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  • 1.
    Prystupa, Katsiaryna
    et al.
    Department of Internal Medicine IV, Division of Diabetology, Endocrinology and Nephrology, Eberhard Karls Universität Tübingen, Tubingen, Germany; Institute for Clinical Diabetology, German Diabetes Center, Leibniz Center for Diabetes Research at Heinrich Heine University, Düsseldorf, Germany; German Center for Diabetes Research (DZD), Neuherberg, Germany; Institute for Diabetes Research and Metabolic Diseases of the Helmholtz Center Munich at the University of Tübingen, Tubingen, Germany.
    Renklint, Rebecka
    Umeå University, Faculty of Medicine, Department of Public Health and Clinical Medicine, Section of Medicine.
    Chninou, Youssef
    Umeå University, Faculty of Medicine, Department of Public Health and Clinical Medicine, Section of Medicine.
    Otten, Julia
    Umeå University, Faculty of Medicine, Department of Public Health and Clinical Medicine, Section of Medicine.
    Fritsche, Louise
    German Center for Diabetes Research (DZD), Neuherberg, Germany; Institute for Diabetes Research and Metabolic Diseases of the Helmholtz Center Munich at the University of Tübingen, Tubingen, Germany.
    Hoerber, Sebastian
    German Center for Diabetes Research (DZD), Neuherberg, Germany; Institute for Diabetes Research and Metabolic Diseases of the Helmholtz Center Munich at the University of Tübingen, Tubingen, Germany; Institute for Clinical Chemistry and Pathobiochemistry, Department for Diagnostic Laboratory Medicine, University Hospital of Tübingen, Tubingen, Germany.
    Peter, Andreas
    German Center for Diabetes Research (DZD), Neuherberg, Germany; Institute for Diabetes Research and Metabolic Diseases of the Helmholtz Center Munich at the University of Tübingen, Tubingen, Germany; Institute for Clinical Chemistry and Pathobiochemistry, Department for Diagnostic Laboratory Medicine, University Hospital of Tübingen, Tubingen, Germany.
    Birkenfeld, Andreas L.
    Department of Internal Medicine IV, Division of Diabetology, Endocrinology and Nephrology, Eberhard Karls Universität Tübingen, Tubingen, Germany; German Center for Diabetes Research (DZD), Neuherberg, Germany; Institute for Diabetes Research and Metabolic Diseases of the Helmholtz Center Munich at the University of Tübingen, Tubingen, Germany.
    Fritsche, Andreas
    Department of Internal Medicine IV, Division of Diabetology, Endocrinology and Nephrology, Eberhard Karls Universität Tübingen, Tubingen, Germany; German Center for Diabetes Research (DZD), Neuherberg, Germany; Institute for Diabetes Research and Metabolic Diseases of the Helmholtz Center Munich at the University of Tübingen, Tubingen, Germany.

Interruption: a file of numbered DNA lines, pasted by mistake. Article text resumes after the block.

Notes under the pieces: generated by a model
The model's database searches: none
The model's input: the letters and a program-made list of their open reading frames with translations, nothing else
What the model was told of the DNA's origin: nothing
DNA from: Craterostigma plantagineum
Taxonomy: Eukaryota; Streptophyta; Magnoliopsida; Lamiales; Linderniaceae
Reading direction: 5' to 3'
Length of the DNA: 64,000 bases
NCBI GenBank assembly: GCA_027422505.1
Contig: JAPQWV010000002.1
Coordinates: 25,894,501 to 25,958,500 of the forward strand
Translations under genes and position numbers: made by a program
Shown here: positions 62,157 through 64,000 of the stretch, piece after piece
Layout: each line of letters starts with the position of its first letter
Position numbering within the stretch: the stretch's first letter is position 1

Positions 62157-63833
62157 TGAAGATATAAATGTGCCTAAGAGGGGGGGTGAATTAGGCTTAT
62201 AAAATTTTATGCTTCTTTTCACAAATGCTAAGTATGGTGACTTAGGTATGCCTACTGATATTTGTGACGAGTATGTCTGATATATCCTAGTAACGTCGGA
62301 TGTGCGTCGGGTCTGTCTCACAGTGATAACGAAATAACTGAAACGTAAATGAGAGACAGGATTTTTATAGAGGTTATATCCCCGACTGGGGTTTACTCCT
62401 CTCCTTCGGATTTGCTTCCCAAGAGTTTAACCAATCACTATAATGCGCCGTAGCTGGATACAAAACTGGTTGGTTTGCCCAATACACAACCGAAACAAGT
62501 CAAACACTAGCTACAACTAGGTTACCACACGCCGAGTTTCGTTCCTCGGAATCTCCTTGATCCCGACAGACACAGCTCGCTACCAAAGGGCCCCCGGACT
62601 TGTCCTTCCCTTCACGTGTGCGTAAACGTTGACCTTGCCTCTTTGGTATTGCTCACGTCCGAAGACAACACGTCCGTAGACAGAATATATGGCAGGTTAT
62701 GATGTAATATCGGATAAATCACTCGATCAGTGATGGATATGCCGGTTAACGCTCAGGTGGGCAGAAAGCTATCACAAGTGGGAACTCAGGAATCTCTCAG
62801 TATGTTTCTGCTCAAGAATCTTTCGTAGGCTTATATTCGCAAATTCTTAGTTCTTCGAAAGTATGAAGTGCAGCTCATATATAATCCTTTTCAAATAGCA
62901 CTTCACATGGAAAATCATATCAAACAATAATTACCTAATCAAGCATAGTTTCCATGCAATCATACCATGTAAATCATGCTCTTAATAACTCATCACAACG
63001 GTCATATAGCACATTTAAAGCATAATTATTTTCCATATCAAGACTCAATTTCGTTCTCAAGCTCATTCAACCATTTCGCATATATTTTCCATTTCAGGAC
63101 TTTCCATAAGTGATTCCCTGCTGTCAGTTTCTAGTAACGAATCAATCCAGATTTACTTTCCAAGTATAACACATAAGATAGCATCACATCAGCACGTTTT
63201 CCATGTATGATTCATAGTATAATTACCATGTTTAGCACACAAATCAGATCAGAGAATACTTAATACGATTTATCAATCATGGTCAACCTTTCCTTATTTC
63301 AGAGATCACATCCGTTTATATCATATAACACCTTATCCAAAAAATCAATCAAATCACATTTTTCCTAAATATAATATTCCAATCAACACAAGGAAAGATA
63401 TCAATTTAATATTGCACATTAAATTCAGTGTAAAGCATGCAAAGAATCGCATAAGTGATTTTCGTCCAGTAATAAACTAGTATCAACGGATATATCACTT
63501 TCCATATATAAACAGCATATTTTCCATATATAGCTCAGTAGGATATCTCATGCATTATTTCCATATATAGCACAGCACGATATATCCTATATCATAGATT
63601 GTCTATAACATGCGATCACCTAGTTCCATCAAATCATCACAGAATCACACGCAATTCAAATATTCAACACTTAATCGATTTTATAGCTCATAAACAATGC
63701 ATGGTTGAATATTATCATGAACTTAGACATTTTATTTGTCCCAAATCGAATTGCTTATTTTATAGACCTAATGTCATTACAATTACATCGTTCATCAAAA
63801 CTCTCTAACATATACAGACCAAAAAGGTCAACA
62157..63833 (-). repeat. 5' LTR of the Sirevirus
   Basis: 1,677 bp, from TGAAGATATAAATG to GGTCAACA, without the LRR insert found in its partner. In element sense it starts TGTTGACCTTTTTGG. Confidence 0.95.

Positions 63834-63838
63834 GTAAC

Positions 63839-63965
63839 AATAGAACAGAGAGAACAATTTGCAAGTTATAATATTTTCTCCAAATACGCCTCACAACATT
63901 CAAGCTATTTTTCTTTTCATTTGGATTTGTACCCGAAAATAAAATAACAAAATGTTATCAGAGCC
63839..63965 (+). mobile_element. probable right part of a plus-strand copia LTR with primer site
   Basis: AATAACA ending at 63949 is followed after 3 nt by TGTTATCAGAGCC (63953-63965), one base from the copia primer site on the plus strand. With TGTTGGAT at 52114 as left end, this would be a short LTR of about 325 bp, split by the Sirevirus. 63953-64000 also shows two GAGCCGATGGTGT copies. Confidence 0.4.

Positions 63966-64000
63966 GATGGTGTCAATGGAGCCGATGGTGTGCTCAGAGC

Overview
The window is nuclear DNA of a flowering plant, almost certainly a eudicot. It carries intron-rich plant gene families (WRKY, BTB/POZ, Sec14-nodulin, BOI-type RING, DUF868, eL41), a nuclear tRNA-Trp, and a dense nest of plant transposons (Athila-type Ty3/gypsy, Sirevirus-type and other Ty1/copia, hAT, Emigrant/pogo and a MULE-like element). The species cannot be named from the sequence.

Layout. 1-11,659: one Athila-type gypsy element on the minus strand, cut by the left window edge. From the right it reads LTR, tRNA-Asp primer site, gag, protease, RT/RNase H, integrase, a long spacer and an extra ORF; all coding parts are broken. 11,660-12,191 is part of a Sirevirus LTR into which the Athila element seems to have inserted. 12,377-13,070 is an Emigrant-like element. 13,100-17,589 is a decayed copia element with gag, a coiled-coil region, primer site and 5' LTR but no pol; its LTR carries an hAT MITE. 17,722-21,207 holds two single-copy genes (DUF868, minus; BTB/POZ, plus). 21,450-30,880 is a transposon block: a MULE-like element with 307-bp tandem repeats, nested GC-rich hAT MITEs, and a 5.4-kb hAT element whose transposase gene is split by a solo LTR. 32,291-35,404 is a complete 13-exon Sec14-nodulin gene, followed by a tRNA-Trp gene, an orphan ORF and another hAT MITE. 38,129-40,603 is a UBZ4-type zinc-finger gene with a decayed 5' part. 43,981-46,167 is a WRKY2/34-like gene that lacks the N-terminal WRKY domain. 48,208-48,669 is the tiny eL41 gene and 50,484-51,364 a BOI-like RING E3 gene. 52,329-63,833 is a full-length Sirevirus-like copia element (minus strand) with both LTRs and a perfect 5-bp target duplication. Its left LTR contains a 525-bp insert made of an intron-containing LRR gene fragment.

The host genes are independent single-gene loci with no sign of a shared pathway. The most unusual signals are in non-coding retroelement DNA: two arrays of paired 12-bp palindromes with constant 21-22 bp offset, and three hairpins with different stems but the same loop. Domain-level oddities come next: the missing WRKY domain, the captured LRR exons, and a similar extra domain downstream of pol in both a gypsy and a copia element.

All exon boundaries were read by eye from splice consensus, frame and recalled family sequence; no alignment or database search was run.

Heni, Martin
    Department of Internal Medicine IV, Division of Diabetology, Endocrinology and Nephrology, Eberhard Karls Universität Tübingen, Tubingen, Germany; German Center for Diabetes Research (DZD), Neuherberg, Germany; Institute for Diabetes Research and Metabolic Diseases of the Helmholtz Center Munich at the University of Tübingen, Tubingen, Germany; Institute for Clinical Chemistry and Pathobiochemistry, Department for Diagnostic Laboratory Medicine, University Hospital of Tübingen, Tubingen, Germany; Division of Endocrinology and Diabetology, Department of Internal Medicine I, Ulm University Hospital, Ulm, Germany.
    Wagner, Robert
    Department of Internal Medicine IV, Division of Diabetology, Endocrinology and Nephrology, Eberhard Karls Universität Tübingen, Tubingen, Germany; Institute for Clinical Diabetology, German Diabetes Center, Leibniz Center for Diabetes Research at Heinrich Heine University, Düsseldorf, Germany; German Center for Diabetes Research (DZD), Neuherberg, Germany; Medical Faculty, Department of Endocrinology and Diabetology, Heinrich Heine University, Düsseldorf, Germany.
    Comprehensive validation of fasting-based and oral glucose tolerance test-based indices of insulin secretion against gold standard measures2022In: BMJ Open Diabetes Research & Care, ISSN 2052-4897, Vol. 10, no 5, article id e002909Article in journal (Refereed)
    Abstract [en]

    INTRODUCTION: With pre-diabetes and diabetes increasingly recognized as heterogeneous conditions, assessment of beta-cell function is gaining clinical importance to identify disease subphenotypes. Our study aims to comprehensively validate all types of surrogate indices based on oral glucose tolerance test (OGTT) and fasting measurements in comparison with gold standard methods.